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Alan Kay, one of the promoters of the object-oriented paradigm and the principal designer of Smalltalk, has said: “As complexity increases, architecture dominates the basic materials”. To build today’s complex software it is just not enough to put together a sequence of programming statements and sets of procedures and modules; we need to incorporate sound construction techniques and program structures that are easy to comprehend implement and modify. With the advent of languages such as c, structured programming became very popular and was the main technique of the 1980’s. Structured programming was a powerful tool that enabled programmers to write moderately complex programs fairly easily. However, as the programs grew larger, even the structured approach failed to show the desired result in terms of bug-free, easy-to- maintain, and reusable programs. Object Oriented Programming (OOP) is an approach to program organization and development that attempts to eliminate some of the pitfalls of conventional programming methods by incorporating the best of structured programming features with several powerful new concepts. It is a new way of organizing and developing programs and has nothing to do with any particular language. However, not all languages are suitable to implement the OOP concepts easily. 1.3 Procedure-Oriented Programming In the procedure oriented approach, the problem is viewed as the sequence of things to be done such as reading, calculating and printing such as cobol, fortran and c. The primary focus is on functions. A typical structure for procedural programming is shown in fig.1.2. The technique of hierarchical decomposition has been used to specify the tasks to be completed for solving a problem. Main Program Function-1 Function-2 Function-4 Function-6 Function-3 Function-5 Function-7 Function-8 Fig. 1.2 Typical structure of procedural oriented programs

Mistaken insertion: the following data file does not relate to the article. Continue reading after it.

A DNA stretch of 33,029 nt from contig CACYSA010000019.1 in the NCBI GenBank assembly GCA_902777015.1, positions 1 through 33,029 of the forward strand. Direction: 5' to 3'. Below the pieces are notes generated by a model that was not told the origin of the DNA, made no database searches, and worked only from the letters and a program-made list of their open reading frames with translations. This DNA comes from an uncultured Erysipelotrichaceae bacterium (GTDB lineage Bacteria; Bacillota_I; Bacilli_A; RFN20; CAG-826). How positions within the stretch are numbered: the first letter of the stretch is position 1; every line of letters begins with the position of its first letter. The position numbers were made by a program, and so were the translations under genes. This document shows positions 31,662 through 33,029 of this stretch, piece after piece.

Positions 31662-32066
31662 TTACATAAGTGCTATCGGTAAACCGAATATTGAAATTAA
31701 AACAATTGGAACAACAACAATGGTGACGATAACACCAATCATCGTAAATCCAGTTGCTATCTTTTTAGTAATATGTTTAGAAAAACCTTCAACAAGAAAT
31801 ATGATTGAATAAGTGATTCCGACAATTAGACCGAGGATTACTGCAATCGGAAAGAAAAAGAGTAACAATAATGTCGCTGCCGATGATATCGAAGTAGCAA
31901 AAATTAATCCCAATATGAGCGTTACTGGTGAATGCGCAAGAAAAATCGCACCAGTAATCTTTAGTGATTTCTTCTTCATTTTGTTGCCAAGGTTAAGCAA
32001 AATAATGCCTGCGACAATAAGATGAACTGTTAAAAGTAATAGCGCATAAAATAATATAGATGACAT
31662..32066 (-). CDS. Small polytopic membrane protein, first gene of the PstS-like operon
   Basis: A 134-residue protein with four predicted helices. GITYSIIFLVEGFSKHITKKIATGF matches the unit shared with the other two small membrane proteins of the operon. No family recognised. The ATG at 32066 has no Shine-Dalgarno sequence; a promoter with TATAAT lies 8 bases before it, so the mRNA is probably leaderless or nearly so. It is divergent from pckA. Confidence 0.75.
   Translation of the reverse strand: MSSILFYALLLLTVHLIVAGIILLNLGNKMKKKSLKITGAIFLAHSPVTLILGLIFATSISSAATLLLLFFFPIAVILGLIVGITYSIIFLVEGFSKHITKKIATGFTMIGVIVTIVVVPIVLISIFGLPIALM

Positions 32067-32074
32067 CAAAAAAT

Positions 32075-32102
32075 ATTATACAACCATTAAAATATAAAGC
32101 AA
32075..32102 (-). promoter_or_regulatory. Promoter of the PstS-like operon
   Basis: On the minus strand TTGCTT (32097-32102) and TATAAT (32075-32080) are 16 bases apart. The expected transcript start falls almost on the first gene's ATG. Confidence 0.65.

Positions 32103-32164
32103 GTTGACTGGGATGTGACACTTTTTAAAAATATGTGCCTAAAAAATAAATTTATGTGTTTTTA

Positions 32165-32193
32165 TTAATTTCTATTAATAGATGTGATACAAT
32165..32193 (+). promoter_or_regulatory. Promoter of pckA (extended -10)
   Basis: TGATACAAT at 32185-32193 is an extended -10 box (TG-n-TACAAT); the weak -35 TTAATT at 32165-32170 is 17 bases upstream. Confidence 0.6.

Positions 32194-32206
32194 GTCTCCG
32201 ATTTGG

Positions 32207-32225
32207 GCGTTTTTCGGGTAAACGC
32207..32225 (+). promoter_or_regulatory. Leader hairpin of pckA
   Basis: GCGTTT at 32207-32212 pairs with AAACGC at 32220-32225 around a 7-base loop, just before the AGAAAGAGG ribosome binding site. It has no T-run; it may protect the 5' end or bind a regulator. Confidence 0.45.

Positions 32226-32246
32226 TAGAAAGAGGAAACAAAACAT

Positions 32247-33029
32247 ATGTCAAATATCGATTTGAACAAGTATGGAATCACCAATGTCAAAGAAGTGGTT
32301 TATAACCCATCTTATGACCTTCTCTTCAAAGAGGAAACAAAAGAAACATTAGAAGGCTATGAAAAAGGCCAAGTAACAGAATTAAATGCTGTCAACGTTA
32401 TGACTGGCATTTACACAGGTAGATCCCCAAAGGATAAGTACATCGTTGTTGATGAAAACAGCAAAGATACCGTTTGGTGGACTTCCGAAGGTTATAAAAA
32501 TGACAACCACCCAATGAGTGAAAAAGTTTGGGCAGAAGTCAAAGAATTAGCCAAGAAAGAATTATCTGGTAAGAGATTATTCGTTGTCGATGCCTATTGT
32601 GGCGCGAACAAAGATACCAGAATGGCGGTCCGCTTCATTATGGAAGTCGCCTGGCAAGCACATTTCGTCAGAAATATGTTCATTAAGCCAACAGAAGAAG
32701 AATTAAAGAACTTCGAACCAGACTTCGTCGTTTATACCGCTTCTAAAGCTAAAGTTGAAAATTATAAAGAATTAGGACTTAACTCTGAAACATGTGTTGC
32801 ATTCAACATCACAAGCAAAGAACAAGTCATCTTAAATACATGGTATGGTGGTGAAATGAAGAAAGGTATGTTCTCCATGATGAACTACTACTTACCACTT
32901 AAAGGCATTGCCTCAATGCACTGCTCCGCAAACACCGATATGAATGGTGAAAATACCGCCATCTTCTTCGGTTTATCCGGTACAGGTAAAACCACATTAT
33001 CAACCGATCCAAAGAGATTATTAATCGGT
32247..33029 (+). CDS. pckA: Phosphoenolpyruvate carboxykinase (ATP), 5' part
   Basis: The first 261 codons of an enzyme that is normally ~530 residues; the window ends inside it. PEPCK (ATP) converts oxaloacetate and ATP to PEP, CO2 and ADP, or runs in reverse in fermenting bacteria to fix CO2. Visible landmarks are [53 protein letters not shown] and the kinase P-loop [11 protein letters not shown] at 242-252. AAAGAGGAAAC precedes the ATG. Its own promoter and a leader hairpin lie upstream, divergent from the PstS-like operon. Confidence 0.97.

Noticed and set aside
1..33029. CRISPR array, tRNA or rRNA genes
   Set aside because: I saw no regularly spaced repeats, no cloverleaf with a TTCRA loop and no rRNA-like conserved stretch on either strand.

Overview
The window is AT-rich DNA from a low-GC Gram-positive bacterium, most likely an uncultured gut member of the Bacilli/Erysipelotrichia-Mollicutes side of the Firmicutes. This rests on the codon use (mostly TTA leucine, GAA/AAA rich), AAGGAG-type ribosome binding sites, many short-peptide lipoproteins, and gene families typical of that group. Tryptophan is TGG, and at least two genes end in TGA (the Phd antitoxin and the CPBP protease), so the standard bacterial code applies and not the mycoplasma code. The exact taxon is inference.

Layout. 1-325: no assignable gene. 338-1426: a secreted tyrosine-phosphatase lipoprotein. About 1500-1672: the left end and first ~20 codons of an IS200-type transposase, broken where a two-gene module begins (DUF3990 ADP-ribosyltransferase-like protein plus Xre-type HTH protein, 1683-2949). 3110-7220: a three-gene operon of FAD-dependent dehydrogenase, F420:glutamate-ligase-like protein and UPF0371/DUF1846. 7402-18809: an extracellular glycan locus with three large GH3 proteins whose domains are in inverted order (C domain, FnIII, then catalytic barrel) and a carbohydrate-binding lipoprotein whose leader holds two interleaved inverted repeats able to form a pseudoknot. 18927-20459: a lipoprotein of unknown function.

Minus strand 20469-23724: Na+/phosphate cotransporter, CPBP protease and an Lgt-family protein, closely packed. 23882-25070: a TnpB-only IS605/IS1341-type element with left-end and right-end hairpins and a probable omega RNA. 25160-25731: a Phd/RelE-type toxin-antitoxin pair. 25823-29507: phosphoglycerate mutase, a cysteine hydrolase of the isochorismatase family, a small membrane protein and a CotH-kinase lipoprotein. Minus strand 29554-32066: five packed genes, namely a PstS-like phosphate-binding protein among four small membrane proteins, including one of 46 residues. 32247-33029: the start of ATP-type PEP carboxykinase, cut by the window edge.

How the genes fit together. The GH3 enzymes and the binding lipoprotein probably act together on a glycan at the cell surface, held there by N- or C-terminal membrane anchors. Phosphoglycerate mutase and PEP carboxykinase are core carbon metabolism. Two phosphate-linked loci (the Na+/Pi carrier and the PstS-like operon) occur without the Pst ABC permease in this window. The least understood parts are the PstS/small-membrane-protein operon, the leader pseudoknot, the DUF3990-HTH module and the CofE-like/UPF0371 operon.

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Procedure oriented programming basically consists of writing a list of instructions for the computer to follow, and organizing these instructions into groups known as functions. We normally use flowcharts to organize these actions and represent the flow of control from one action to another. In a multi-function program, many important data items are placed as global so that they may be accessed by all the functions. Each function may have its own local data. Global data are more vulnerable to an inadvertent change by a function. In a large program it is very difficult to identify what data is used by which function. In case we need to revise an external data structure, we also need to revise all functions that access the data. This provides an opportunity for bugs to creep in. Another serious drawback with the procedural approach is that we do not model real world problems very well. This is because functions are action-oriented and do not really corresponding to the element of the problem. Some Characteristics exhibited by procedure-oriented programming are: • • • • • • Emphasis is on doing things (algorithms). Large programs are divided into smaller programs known as functions. Most of the functions share global data. Data move openly around the system from function to function. Functions transform data from one form to another. Employs top-down approach in program design. 1.4 Object Oriented Paradigm The major motivating factor in the invention of object-oriented approach is to remove some of the flaws encountered in the procedural approach. OOP treats data as a critical element in the program development and does not allow it to flow freely around the system. It ties data more closely to the function that operate on it, and protects it from accidental modification from outside function. OOP allows decomposition of a problem into a number of entities called objects and then builds data and function around these objects. The organization of data and function in object-oriented programs is shown in fig.1.3. The data of an object can be accessed only by the function associated with that object. However, function of one object can access the function of other objects. Organization of data and function in OOP Object A Object B DATA DATA Communication FUNCTION FUNCTION Object DATA FUNCTION